The minutes of the decisive 16 December Federal Open Market Committee (FOMC) meeting provide some nuance and color to complement the committee’s statement and Fed Chair Janet Yellen’s press conference that immediately followed the meeting. But these minutes were not expected to make news, and they didn’t. Rather, they reinforce the key themes the Fed laid out in December to justify its first hike since 2006 and, more importantly, to explain its projection that the liftoff trajectory for rates in this cycle will be “gradual,” a word that was used 15 times in these minutes! The minutes remind us, as did Chair Yellen in her press conference, that liftoff is projected to be gradual for several reasons:
- First, the Fed sees downside risk to its inflation projections and wants to monitor closely “actual inflation” as well as measures of “inflation compensation.”
- Second, the Fed spent time at this meeting (as it did in October) discussing its belief that there is a new “neutral” for the appropriate policy rate (which is well below pre-crisis levels) and that this neutral policy rate is expected to rise only “slowly over the next few years.”
- Third, the Fed spent more time than I expected at a meeting where it decided to hike for the first time in nine years discussing the “asymmetric” risks it faces by lifting off with inflation below target and global growth slowing.
As for the number of hikes we can expect this year, Vice Chairman Stanley Fischer said today that the four hikes indicated by the blue dots in the Fed’s December Summary of Economic Projections (SEP) are in “the ballpark.” Our baseline view at PIMCO remains that we will see fewer than four hikes in 2016, but likely more than the market is currently pricing in. Fed policy going forward, the minutes remind us, will be “informed by incoming data.” There will be plenty of data between now and March (certainly there is no indication that the Fed will make any changes to policy at its January meeting), and the inflation data as well as the GDP data will be followed closely by the Fed – and the markets.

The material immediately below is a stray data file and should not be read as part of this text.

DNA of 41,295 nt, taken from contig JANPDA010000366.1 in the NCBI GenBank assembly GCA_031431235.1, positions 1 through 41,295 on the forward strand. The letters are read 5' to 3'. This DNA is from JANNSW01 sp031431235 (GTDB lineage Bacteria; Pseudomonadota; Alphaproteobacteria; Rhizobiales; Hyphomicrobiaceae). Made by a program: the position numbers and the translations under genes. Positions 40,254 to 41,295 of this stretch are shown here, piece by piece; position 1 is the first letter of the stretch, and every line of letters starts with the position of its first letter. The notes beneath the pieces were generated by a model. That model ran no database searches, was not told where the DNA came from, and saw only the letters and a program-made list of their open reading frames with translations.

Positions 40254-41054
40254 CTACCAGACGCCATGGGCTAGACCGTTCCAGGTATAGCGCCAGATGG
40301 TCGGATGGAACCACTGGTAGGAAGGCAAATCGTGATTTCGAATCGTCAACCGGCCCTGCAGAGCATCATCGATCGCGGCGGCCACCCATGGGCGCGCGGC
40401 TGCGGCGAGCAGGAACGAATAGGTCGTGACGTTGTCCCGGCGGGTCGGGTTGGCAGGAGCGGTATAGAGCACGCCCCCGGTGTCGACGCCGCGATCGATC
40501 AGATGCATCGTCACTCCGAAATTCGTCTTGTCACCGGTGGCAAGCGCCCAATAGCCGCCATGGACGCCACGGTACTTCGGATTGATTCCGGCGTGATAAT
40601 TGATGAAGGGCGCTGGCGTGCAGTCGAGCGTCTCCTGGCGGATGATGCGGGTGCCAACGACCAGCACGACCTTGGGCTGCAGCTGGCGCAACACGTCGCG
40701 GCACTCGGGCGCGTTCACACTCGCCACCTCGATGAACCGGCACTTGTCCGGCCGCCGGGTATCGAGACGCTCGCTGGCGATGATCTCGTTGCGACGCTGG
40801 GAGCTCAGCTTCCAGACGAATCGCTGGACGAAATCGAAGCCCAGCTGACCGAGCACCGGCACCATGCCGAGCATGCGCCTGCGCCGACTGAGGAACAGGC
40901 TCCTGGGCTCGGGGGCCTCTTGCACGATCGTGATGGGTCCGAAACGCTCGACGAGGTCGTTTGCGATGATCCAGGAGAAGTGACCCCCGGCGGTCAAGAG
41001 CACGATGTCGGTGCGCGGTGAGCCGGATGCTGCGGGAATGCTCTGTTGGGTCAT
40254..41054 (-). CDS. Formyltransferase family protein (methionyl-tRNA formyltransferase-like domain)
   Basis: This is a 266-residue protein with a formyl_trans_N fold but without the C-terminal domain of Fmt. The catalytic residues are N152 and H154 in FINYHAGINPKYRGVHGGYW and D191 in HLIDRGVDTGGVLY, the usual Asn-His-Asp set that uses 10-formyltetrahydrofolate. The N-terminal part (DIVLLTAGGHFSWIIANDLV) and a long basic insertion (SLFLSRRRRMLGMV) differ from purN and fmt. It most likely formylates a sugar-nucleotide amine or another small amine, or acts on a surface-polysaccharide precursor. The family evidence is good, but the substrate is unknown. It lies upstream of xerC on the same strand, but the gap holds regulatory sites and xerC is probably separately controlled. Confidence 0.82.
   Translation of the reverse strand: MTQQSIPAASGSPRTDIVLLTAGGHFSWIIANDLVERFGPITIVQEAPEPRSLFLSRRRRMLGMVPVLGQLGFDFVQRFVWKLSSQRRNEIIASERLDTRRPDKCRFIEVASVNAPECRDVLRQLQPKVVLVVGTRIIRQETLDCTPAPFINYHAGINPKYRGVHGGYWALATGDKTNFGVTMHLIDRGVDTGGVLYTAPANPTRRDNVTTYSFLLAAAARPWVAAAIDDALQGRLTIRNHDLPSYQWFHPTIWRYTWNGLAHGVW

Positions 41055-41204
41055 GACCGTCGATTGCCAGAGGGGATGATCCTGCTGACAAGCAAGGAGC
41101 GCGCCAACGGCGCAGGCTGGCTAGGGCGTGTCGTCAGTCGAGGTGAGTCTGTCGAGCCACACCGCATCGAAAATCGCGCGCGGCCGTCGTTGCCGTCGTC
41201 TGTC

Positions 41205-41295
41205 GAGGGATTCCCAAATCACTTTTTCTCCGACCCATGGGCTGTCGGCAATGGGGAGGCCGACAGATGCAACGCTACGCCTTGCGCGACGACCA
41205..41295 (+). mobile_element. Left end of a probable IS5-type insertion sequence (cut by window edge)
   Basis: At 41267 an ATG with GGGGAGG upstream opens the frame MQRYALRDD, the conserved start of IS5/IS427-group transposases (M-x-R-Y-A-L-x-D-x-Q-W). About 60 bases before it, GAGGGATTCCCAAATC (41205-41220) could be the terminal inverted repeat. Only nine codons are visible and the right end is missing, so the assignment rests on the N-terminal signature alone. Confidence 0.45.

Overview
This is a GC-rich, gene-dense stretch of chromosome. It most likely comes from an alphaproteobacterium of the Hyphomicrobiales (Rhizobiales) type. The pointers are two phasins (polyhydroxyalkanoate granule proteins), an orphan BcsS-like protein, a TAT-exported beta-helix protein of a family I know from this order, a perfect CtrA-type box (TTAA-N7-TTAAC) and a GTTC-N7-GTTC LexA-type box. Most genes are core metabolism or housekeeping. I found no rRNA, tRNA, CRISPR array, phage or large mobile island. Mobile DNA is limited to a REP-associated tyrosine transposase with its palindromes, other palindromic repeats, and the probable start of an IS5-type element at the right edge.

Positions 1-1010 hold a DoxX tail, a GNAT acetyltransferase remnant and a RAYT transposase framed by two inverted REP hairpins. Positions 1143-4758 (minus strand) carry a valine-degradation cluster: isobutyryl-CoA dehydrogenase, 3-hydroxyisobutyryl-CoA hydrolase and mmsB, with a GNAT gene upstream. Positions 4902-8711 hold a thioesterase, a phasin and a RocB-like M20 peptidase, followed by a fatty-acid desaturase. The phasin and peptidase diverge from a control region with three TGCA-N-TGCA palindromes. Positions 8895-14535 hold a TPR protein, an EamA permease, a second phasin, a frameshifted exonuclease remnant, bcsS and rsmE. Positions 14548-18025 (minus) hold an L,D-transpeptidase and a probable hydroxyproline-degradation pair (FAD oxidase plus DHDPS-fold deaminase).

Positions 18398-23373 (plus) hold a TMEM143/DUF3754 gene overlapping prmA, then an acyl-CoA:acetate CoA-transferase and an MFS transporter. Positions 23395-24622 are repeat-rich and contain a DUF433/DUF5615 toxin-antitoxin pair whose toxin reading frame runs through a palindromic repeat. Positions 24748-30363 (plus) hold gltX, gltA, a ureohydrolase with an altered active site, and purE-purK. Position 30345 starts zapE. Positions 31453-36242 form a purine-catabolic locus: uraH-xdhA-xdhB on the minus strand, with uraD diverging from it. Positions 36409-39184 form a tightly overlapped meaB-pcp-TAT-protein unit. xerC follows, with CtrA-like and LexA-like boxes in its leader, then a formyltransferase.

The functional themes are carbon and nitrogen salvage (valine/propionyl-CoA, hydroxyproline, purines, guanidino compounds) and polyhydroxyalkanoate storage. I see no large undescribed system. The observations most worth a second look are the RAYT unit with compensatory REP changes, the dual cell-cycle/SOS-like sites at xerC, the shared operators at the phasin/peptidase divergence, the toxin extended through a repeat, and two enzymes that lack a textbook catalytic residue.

Of course, investors are scrutinizing other developments along with Fed policy, and their concerns are evident in this week’s choppy markets. China’s move to weaken its currency (amid a market drop linked to soft manufacturing data, one more sign of a slowing economy), along with disappointing data in the U.S. and geopolitical tensions in North Korea and the Middle East, plus uncertainty over oil prices, all underpin the market weakness this week. It’s not a pleasant way to start the year, and market volatility – with positive as well as negative surprises – has probably become a fact of life. Overall, however, we expect the economy to plod along in 2016 much as it did in 2015. And with all eyes on the Fed.